Even though they are considered a hazard (or penalty area), most professionals don’t fear them. They feel confident of getting out of them, believe they can make a good shot from there, and often aim for one as the best shot option.
Not so for many recreational golfers. They would rather be anywhere but in a bunker. Give them the worst rough and they would be happy because that, at least, is a known quantity. It’s grass.
The difference? Professional golfers practice and practice and practice getting out of bunkers, so much so that they trust their shot.
Life as a Christian isn’t much different. Often we are thrown into new and difficult situations that we haven’t ever been in before, and we would rather be anywhere but there.
But the real issue is also one of trust. Not in a club, but in God. And the same remedy applies. Let me explain.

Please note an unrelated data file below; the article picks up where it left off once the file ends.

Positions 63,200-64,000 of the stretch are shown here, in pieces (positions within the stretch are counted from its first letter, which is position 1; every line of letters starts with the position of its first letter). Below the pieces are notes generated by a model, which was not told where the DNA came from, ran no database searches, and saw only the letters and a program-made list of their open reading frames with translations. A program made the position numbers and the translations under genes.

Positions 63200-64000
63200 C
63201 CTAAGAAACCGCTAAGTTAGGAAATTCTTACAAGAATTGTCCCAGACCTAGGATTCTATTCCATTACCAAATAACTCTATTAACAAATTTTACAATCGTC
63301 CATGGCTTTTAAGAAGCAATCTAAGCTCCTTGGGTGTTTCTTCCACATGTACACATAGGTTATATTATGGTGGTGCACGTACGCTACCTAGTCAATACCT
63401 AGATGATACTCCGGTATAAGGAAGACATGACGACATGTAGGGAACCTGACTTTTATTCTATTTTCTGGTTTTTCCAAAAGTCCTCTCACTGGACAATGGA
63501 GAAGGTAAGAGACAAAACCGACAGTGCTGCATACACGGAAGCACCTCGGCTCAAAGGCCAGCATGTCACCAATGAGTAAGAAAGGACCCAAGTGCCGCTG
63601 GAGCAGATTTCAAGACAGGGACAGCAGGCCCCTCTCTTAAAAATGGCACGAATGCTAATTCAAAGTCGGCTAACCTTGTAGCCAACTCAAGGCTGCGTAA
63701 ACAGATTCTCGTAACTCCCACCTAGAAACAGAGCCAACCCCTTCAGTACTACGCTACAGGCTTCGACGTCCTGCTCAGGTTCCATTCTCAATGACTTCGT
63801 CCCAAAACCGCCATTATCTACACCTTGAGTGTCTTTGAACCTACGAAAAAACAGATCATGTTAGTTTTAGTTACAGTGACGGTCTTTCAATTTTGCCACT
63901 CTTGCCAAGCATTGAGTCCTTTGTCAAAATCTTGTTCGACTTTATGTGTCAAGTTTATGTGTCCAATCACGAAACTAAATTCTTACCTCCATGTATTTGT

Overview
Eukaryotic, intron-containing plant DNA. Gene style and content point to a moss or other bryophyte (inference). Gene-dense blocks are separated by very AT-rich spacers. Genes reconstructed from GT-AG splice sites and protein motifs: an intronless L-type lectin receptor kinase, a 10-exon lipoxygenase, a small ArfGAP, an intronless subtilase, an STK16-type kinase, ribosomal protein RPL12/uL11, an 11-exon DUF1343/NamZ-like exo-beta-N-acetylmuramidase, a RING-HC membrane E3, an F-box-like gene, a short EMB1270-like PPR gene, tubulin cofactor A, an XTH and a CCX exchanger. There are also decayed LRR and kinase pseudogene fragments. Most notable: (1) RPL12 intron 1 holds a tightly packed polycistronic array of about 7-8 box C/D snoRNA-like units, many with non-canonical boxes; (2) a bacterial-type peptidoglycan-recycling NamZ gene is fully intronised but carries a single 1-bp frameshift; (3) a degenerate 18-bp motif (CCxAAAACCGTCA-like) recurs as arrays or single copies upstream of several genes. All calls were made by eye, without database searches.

Many of us, at sometime in our lives, have prayed for patience . . . only to find out that the only way to gain patience is to deal with situations where patience is required. Patience isn’t magically bestowed on us from above (though we would certainly like it to be.)
The same with trust. The only way our trust can grow is to be put into situations where trust is required. The more we experience God’s faithfulness, love, mercy, protection . . . the more our trust grows.
James writes in his epistle to “Consider it pure joy, my brothers and sisters, whenever you face trials of many kinds, because you know that the testing of your faith produces perseverance. Let perseverance finish its work so that you may be mature and complete, not lacking anything.”
As one writer so aptly says, “Trials develop our spiritual muscles, giving us the stamina and endurance to stay the course (Romans 5:2–5). We can count it all joy in trials because in them we learn to depend on God and trust Him.” (Got Questions)